Seville cathedral treasure
The treasure of the cathedral of Seville is considered one of the best preserved artistic treasures in the ecclesiastical environment of Spain. Its funds are comparable to those collected in the National Library and El Escorial.
It is composed of pieces of all sizes and materials (gold, silver, pearl, rhinestones, velvet, etc.), among them are sacred vessels, reliquaries, custodians, processional crosses, books, choir books (approximately 300), ornaments and dresses for the liturgy (approximately 2000) in addition to all works of art (approximately 550 paintings dated between the 15th and 20th centuries, signed by Pedro de Campaña, Francisco Pacheco, Francisco Herrera, Zurbarán, Murillo, Valdés Leal, Matías de Arteaga, among others), sculptures (exterior and interior, some sepulchral in marble, wood or alabaster) and altarpieces (dated between the XV and XVIII centuries), etc., distributed among the different chapels of which the Cathedral is composed.
Of the treasure, the elements that are related to the conquest of the city by King San Fernando stand out, such as his sword, the banner and other relics, as well as the keys to the city. The Alphonse tables are also preserved, made by King Alfonso X the Wise.
Other pieces correspond to dates after the discovery of America and linked to this new world, such as a paten (used in the first mass celebrated in Mexico), the silver vizarrones (huge candelabra that hold candles).
Among the large items, a bronze candelabra (Tenebrario) stands over seven meters high and the Custody of Corpus Christi, made of silver, dating from the 16th century.
Most of the pieces are exposed in the room known as the “House of Accounts” of the cathedral, although another good part is found in the “Sacristía Mayor” and in the “Sacristía de los Cálices”. However, other pieces of it are found in other spaces of the temple, such as the ” Royal Chapel ” and the “Greater Chapel”.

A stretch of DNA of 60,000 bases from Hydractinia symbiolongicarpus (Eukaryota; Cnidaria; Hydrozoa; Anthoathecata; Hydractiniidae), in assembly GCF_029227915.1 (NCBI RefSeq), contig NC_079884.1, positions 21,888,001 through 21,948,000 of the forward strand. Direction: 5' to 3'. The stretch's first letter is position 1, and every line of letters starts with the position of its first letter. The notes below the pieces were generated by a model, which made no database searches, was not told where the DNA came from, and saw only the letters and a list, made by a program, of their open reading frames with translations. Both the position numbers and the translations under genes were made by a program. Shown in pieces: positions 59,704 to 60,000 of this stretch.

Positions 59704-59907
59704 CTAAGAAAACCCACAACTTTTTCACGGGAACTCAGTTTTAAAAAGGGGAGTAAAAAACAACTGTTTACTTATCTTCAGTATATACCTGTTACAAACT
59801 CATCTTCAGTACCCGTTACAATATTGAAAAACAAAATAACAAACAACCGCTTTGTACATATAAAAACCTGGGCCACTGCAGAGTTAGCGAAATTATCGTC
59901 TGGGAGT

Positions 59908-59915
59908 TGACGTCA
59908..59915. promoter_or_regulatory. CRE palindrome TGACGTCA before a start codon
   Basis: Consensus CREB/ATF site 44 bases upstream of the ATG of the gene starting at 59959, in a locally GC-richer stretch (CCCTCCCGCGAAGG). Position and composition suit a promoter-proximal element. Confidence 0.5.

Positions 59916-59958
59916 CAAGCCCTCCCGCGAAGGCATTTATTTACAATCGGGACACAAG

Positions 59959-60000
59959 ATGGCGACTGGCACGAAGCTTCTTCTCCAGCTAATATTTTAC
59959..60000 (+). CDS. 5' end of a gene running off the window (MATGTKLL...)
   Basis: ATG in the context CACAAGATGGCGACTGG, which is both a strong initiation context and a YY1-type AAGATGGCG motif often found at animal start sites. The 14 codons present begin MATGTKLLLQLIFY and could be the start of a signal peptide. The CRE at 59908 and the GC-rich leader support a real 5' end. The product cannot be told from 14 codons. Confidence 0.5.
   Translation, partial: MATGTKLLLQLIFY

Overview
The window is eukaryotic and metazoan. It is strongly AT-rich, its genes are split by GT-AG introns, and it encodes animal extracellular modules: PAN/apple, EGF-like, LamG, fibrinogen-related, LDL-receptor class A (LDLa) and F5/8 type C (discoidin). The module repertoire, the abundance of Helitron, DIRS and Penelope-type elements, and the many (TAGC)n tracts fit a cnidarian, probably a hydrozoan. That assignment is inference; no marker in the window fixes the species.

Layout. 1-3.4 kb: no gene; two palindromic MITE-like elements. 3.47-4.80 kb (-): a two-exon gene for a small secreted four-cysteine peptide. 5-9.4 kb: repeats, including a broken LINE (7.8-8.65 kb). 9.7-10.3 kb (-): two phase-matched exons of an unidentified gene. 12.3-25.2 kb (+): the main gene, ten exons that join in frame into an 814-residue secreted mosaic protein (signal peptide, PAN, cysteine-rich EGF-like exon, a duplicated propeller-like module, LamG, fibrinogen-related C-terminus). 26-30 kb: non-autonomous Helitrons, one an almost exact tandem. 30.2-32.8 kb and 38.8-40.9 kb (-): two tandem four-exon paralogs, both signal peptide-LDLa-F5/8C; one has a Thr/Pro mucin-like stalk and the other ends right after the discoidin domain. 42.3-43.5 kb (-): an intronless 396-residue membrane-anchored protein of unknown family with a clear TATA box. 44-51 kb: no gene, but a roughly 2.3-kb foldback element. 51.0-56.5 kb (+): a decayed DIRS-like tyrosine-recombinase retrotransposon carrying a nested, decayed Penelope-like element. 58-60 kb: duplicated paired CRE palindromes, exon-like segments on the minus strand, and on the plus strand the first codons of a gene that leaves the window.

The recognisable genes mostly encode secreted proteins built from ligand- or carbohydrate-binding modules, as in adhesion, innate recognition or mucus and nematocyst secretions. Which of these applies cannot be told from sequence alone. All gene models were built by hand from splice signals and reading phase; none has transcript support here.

The Cathedral of Saint Mary of the See is located in Seville. It is Gothic in style. It is the largest cathedral in the world. The Unesco declared in 1987, with the Real Alcázar and the Archivo de Indias, Heritage and, on July 25, 2010, Good of outstanding universal value. According to tradition, the construction began in 1401, although there is no documentary evidence of the beginning of the works until 1433. The construction was carried out on the site that was left after the demolition of the old aljama mosque in Seville, whose minaret (La Giralda) and patio (patio de los Naranjos) are still preserved.
One of the first masters of works was Master Carlin (Charles Galter), from Normandy (France), who had previously worked in other great European Gothic cathedrals and arrived in Spain believed to be fleeing the Hundred Years War. On October 10, 1506, the last stone was placed in the highest part of the dome, with which symbolically the cathedral was completed, although in fact work continued uninterruptedly throughout the centuries, both for the interior decoration, such as to add new rooms or to consolidate and restore the damage caused by the passage of time, or extraordinary circumstances, among which it is worth noting the Lisbon earthquake of 1755 that produced only minor damage despite its intensity. The architects Diego de Riaño, Martín de Gainza and Asensio de Maeda intervened in these works. Also at this stageHernán Ruiz built the last body of the Giralda. The cathedral and its outbuildings were completed in 1593.
The Metropolitan Cabildo maintains the daily liturgy and the celebration of the Corpus, Immaculate and Virgin of the Kings festivities. This last day, August 15, is also the titular festival of the temple, Santa María de la Asunción or de la Sede, and is celebrated with a solemn third and pontifical procession.
The temple houses the mortal remains of Christopher Columbus and several kings of Castile: Pedro I el Cruel, Fernando III el Santo and his son, Alfonso X el Sabio.
One of the last important works carried out took place in 2008 and consisted of replacing 576 ashlars that made up one of the great pillars that support the temple, with new stone blocks of similar characteristics but with much greater resistance. This difficult work was possible thanks to the use of innovative technological systems that showed that the building suffered oscillations of 2 cm daily as a consequence of the expansion of its materials.